Jan 1, 2004 10:21pm

Sitting alone in my living room – surrounded by Chinese art, listening to American music, eating a breakfast of Australian food, and reading the paper with news from around the world – I’m struck by the realisation that we are on the summit of a vast edifice, a gargantuan, sprawling, labyrinthine complex emerging from the rubble of a thousand cultures. From our rooftop sofa the city slopes to the horizon in every direction; through the haze it’s possible to make out concentric rings of skyscrapers, towers, temples, castles and cathedrals, minarets and monoliths, connected by capillary networks of roads and walkways. Parts are in ruins; other quarters swarm with cranes.

Within the many levels of the city are homes, markets, shopping malls, libraries and laboratories, museums and theatres, workshops and smithies and factories, filled with merchants, technicians, labourers, historians, alchemists and scientists, artisans and artists, all creating, consuming, restoring, recording and selling nouns. Encircling the superstructure – this New York, this Rome, this Babylon – are the fields and forests that feed and clothe the populace. Produce is taken from the backs of mules and loaded into aircraft flitting back and forth. A dozen majestic rivers snake into the gates of the metropolis, which consumes them whole. Below, the dull throb of machinery pumps fuel and water through hidden tunnels, and drains the effluent of billions. Further down, the catacombs. Deeper, the archaeologists lay bare the city foundations. Deeper still, the cave artists burn torches and work their magic. Underneath them, middens and flint stones. Finally, at the lowest stratum, kilometres beneath the streets, palaeontologists chip away the rock, revealing fossils.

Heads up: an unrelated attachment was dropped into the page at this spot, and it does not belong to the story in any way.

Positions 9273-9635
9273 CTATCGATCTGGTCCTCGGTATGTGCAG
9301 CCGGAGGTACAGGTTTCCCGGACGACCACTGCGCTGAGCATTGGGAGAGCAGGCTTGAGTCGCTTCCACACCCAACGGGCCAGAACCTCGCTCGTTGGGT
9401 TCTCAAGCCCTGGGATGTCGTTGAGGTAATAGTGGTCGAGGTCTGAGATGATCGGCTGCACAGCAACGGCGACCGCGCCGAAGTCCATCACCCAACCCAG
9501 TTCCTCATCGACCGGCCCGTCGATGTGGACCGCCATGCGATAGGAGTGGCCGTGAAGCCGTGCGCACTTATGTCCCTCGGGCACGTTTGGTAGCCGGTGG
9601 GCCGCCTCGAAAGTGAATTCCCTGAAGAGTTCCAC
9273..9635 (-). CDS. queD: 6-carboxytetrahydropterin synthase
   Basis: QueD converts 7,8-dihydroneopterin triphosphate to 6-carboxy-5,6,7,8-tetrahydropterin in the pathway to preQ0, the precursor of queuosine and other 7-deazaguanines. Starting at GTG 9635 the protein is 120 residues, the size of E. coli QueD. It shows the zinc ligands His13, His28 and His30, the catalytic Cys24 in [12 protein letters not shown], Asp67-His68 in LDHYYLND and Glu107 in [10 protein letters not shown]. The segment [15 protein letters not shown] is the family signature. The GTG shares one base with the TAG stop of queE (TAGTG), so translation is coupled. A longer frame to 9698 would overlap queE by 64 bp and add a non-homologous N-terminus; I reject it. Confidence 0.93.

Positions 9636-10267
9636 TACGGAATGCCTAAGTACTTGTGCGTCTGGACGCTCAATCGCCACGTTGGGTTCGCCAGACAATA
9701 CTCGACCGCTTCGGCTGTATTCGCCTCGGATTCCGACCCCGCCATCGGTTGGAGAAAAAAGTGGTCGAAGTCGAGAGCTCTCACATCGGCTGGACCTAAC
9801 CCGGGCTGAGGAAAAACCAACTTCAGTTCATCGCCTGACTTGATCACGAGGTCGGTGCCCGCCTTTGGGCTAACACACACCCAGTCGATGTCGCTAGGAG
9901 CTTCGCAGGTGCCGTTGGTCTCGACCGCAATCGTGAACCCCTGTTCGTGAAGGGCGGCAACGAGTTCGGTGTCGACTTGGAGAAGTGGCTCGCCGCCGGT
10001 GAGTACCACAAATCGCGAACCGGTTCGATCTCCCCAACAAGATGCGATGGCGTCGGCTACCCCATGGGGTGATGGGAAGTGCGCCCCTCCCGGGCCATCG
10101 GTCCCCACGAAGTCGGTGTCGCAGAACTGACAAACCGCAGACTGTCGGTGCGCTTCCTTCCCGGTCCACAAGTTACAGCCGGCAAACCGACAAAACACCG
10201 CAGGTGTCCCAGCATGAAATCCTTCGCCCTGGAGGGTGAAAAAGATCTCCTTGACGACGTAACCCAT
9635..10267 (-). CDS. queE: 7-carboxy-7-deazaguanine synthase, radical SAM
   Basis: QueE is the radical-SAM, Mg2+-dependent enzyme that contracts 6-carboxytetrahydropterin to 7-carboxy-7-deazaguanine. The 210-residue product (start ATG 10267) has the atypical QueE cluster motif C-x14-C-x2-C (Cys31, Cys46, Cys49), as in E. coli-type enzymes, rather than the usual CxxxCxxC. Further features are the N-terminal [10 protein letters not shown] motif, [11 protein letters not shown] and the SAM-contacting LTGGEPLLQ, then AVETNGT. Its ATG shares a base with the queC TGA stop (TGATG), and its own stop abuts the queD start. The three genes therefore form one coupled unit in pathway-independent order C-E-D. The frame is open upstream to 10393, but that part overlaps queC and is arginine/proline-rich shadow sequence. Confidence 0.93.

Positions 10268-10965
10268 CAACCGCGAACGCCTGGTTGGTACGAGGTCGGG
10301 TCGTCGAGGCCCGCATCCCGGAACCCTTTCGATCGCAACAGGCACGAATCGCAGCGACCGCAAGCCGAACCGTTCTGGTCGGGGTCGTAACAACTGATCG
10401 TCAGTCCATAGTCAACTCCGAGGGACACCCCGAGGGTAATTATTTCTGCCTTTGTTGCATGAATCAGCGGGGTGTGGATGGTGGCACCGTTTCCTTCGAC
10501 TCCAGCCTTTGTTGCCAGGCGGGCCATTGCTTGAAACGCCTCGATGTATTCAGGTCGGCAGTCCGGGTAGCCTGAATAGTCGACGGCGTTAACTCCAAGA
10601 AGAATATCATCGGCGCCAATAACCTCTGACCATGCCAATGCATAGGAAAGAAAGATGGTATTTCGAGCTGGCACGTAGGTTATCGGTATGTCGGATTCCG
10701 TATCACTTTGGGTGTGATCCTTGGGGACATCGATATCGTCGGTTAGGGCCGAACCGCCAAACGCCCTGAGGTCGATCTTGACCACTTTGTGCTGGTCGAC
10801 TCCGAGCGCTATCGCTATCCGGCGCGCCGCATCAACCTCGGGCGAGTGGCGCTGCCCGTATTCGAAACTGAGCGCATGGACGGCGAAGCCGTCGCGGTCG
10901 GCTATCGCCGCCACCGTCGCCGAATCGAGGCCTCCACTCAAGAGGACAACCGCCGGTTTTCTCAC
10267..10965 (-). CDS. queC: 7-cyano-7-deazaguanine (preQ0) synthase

The inhabitants of the architectural map unfolded below us are born, then work, play, worship and finally die in their tiny piece of space-time with little comprehension of the Great Project they are part of. Very little of what they produce lasts for any length of time. Most is crushed beneath the weight of history. Their blood is the mortar which binds the city together. But here and there it’s possible to find records of the words and deeds of our ancestors. Even their names. People who breathed aeons ago. That always amazes me, when I read something that another person inscribed thousands of years ago on a tablet of stone or scrap of parchment. Amazing it survived to form part of our inheritance. Even more incredible, we understand what it means.

And yet, this great and wondrous creation, Civilization, the size and scope of which is barely within our powers of comprehension, is paint on a sandgrain, a grain suspended in the ocean the depth and width of which has no measure.


Happy New Year.


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